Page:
11. Isn't A3696 in conflict with District of Columbia v. Heller? If a firearm is locked up, it's not accessible, is it? (Requiring a trigger lock on a a firearm without specifying that it must be unloaded first is probably one of the dumbest and most dangerous laws that the NJ Assembly has ever passed.) https://www.law.cornell.edu/supct/html/07-290.ZO.html
  12. STATE OF N.J. V. JOSEPH PELLETERI https://law.justia.com/cases/new-jersey/appellate-division-published/1996/a339-95-opn.html The "Jersey Marlin" case. My guess is that outside of Trenton, Newark and Camden, most "high capacity" magazines will come to the attention of law enforcement because of domestic disturbance calls, not because of trips the range. My other guess is that's when most will learn about the new law, too. I don't think that the majority of gun owners in New Jersey (or anywhere else) spend a lot of time at the range.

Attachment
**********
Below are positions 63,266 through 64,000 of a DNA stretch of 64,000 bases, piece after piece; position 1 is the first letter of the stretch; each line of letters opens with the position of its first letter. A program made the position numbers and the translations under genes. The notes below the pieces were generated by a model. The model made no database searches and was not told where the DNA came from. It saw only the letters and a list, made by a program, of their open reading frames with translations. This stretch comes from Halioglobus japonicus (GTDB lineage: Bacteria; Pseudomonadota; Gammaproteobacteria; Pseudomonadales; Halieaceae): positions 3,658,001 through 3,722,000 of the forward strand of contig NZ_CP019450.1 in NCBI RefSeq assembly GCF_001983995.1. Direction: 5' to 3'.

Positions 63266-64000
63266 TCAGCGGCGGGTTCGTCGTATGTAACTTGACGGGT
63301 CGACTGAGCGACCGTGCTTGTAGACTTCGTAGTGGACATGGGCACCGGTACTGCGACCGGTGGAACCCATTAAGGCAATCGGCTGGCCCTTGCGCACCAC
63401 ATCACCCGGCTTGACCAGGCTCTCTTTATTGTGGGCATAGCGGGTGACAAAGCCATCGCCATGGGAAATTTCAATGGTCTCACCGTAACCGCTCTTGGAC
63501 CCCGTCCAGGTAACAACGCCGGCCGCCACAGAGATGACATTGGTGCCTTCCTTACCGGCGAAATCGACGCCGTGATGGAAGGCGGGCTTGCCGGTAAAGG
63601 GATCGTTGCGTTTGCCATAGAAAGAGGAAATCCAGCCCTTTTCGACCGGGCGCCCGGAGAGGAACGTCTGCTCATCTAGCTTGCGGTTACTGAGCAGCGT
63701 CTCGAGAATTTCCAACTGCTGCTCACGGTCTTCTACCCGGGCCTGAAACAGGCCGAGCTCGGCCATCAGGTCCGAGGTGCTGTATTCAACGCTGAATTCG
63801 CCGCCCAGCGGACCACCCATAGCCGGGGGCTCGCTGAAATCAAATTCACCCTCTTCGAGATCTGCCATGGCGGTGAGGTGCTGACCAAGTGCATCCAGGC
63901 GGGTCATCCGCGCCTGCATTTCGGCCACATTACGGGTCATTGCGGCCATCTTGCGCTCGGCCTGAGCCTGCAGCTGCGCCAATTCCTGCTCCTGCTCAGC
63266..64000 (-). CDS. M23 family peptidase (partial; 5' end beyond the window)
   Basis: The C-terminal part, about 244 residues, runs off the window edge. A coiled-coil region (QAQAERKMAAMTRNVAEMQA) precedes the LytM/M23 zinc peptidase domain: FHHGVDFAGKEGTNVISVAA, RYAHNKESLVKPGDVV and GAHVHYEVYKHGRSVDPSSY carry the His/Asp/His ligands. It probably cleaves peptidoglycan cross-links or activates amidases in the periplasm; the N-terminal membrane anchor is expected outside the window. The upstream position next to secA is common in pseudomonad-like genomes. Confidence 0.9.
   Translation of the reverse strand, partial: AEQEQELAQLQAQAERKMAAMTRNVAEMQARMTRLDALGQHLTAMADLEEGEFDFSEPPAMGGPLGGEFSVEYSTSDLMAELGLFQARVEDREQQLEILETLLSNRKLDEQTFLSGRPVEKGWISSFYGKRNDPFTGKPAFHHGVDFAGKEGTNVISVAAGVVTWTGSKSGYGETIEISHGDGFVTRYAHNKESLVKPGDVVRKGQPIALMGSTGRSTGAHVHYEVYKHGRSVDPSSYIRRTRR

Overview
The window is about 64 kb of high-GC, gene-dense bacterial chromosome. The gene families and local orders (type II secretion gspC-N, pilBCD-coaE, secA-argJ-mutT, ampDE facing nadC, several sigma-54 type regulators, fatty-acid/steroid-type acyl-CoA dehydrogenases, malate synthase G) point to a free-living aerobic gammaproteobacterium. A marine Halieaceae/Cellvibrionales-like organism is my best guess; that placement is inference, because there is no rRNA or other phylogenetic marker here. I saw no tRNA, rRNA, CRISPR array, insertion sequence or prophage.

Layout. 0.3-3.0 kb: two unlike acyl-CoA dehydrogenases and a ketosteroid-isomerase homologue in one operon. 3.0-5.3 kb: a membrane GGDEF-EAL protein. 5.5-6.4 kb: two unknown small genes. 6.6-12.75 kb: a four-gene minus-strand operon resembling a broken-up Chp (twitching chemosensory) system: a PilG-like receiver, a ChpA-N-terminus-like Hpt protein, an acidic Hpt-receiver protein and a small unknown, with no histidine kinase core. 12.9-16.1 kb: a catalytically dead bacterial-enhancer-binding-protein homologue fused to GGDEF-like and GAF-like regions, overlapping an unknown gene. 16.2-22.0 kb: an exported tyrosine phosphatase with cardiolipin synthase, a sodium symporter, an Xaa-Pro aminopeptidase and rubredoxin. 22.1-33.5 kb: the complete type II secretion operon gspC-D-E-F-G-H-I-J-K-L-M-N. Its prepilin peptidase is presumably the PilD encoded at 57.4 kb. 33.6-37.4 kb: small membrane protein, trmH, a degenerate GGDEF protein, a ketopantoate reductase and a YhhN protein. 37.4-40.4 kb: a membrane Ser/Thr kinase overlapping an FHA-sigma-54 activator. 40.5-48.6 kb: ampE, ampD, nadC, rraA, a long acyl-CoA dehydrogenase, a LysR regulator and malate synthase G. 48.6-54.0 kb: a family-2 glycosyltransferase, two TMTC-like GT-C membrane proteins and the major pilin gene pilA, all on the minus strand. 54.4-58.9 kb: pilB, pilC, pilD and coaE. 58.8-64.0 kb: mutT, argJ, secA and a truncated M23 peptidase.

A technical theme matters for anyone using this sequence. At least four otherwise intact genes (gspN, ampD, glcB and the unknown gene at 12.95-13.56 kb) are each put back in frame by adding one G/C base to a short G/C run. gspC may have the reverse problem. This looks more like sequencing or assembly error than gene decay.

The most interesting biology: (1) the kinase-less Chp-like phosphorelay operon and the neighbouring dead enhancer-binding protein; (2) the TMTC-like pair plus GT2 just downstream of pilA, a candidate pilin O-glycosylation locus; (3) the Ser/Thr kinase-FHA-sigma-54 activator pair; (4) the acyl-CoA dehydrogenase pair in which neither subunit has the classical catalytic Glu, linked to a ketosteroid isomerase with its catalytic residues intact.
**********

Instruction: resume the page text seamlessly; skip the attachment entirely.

13. Do you think that he actually wrote that? Or even read it?
  14. I believe that's his point. Not the whole country is going to Hell in a hand basket. Just 10 states.